Turkey by Christmas – A Love Poem
I watch my mother she walks with small cautious steps.
She has become tiny. Shoulders stooped chest collapsed.
I want to say ‘Mom, shoulders back.’
But I say nothing
She is so weak discouraged diminished.
My mom once chatty – is silent
My mom, once energetic – is lethargic
My mom – the woman known as Lotte – who was once so curious
now waves her hand dismissively, eyes downcast.
She sits stares dozes
Deep within herself
Expressionless except when she dissolves into tears
Because she is too weak to take off her sweater or pick up the pencil that slipped from her feeble grasp onto the floor.
The cancer and its treatment are brutal
Ravaging her essence far beyond the lesion in her mouth the burnt tender flesh of the neck.
We have hope. The doctors have told us
Mom will be eating turkey by Christmas.
Enduring the damaging cure Lotte stoic
Among others ill in large bright chemo areas huge windows comfortable reclining chairs
Sometimes chatting ‘Nice to meet you.’ ‘What kind of cancer do you have?’
From sun splashed chemo space down to the radiation dungeon
in the basement we wait in a low-ceiling corridor.
Lotte is summoned. She bravely disappears with her summoner into a locker of dread healing.
She lies absolutely still claustrophobic in her radiation mask with meticulously placed holes as the deadly rays of radiation burn out the snarling tumour
And in their wake wreak hell and hope.
US Open Tennis is on television and I watch the gloriously perfect-like-a-Swiss-watch Roger Federer on his way to yet another victory.
Fifteen minutes later Lotte emerges
Walking like she’s dragging a boulder, she motions her radiation-charred head.
I get up. We exit into crisp autumn air.
It’s been about four hours in all – the chemo the radiation the waiting.
The nurses are all pleasant, the cancer patients determined optimistic almost cheerful, matter-of-fact about surgeries treatments side effects tubes dressings feedings disfigurement.
No one speaks of death.
Now behind her the hours in the hospital the weeks of chemo and radiation.
My siblings and I take turns staying with our mom in her postage-stamp-sized bungalow
Feeding her through the tube that goes directly into her stomach
Applying balm and bandages to her neck burnt raw by radiation
Trying not to let her see the tears we shed to see her so wounded
Massaging her slumped shoulders to soothe encourage
Speaking loudly so she can hear because the radiation has deafened her – temporarily, they say.
Life is temporary.
Only suffering is forever. Right now it seems like that.
Sometimes we play our favourite family games at the kitchen table
Racko, King in the Corner, Tile Rummy.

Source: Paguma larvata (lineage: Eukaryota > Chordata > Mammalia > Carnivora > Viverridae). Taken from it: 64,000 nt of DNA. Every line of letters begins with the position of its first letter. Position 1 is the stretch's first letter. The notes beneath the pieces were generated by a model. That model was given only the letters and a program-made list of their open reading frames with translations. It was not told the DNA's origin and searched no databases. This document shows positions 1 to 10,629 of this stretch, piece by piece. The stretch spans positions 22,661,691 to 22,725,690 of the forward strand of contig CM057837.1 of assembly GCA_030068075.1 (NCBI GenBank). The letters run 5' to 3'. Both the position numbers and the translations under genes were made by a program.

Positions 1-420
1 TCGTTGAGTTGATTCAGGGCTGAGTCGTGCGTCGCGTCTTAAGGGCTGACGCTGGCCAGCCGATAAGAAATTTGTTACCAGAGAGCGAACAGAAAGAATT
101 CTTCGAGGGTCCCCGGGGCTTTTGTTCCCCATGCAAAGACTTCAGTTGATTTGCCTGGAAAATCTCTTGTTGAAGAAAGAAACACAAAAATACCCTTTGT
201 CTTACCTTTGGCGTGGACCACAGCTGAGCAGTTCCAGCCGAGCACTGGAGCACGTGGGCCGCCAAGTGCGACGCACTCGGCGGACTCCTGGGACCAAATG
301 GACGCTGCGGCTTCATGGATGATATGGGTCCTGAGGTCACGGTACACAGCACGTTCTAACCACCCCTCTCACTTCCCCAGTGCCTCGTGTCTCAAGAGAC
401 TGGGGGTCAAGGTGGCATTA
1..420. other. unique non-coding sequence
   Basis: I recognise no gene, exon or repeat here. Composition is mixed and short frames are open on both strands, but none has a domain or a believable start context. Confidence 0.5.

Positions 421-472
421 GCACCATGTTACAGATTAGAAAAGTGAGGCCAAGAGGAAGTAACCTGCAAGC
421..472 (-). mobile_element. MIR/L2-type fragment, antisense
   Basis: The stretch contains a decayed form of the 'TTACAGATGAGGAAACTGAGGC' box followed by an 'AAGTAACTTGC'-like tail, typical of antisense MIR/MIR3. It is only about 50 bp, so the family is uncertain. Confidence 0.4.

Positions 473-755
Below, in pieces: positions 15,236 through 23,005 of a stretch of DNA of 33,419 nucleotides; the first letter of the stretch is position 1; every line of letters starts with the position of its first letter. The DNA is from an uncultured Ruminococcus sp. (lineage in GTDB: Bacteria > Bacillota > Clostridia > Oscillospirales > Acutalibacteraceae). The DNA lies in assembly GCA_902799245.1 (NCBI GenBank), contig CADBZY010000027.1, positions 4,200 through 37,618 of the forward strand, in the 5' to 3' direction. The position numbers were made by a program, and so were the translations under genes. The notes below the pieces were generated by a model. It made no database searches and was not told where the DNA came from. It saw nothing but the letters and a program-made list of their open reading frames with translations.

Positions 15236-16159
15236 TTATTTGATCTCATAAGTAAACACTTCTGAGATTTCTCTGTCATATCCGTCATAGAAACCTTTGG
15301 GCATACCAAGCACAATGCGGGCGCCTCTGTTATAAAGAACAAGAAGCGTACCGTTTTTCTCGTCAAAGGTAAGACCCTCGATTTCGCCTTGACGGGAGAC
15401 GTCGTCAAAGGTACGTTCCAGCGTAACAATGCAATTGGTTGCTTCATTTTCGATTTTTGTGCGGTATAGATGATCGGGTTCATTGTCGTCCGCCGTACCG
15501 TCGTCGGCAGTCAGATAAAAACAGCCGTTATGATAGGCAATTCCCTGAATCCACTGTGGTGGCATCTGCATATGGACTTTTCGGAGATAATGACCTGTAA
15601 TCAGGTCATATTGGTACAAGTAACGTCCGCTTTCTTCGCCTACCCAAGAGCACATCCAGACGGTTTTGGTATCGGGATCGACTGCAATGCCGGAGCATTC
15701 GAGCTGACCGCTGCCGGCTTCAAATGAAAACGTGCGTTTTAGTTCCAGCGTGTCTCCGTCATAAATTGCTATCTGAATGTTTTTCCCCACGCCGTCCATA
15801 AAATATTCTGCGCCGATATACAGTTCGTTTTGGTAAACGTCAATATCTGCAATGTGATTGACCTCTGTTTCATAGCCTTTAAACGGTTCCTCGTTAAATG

Chicken Foot has become too raucous – dominoes clacking, us cackling.
Lotte gets headaches easily.
Scrabble is too difficult – the concentration too trying.
Even the easy games have lost their charm for her.
‘I’ve played too many games’ she writes.
(Her mouth cancer has robbed her speech.)
Lotte, once our celebrated games master – played out.
Instead she sits and stares.
‘Come on Mom,’ I coax, ‘at least it will pass the time.’
And she indulges me for a few minutes
Before she listlessly flicks her hand to dismiss me.
Lotte still quilts a bit. I like seeing her hands busy – as they were ever since I can remember
her head bent over colourful squares of fabric painstakingly measuring each to make the whole.
I wonder if it brings her the joy it once did.
A small pleasure
to brighten her desolate shrinking world silent shuffling sick-weary pain-drained.
When she disappears into another room and I don’t hear anything for a while
I find her sitting on the edge of her single bed
Slumped silent staring my heart breaks for the hundredth time
She is so weak so reduced.
I sit close beside her put my arm around her ‘Mommy, Mommy’ I say
‘These are the darkest days. Have faith.
You will get better. Little by little, day by day.
You are doing so well. You’re okay.’
I repeat the mantra: ‘Remember what they told us: Turkey by Christmas.’
She scribbles – barely legible words sprawling swimming across the lines of the page she’s so doped up
‘I know, but it can’t go fast enough. Everyone tells me how good I’m doing but I feel lousy.’
My heart aches harder. I am here. Patient. Solicitous. Loving Lotte, my mom.
I know she fears that they haven’t gotten it all that she will have to undergo this again
She just sits and breathes.
I ask her if she wants to go for a walk – part of the recovery program – or go to the back yard to enjoy the garden that we built for her and that she once took so much pleasure from.
She shakes her head without lifting it.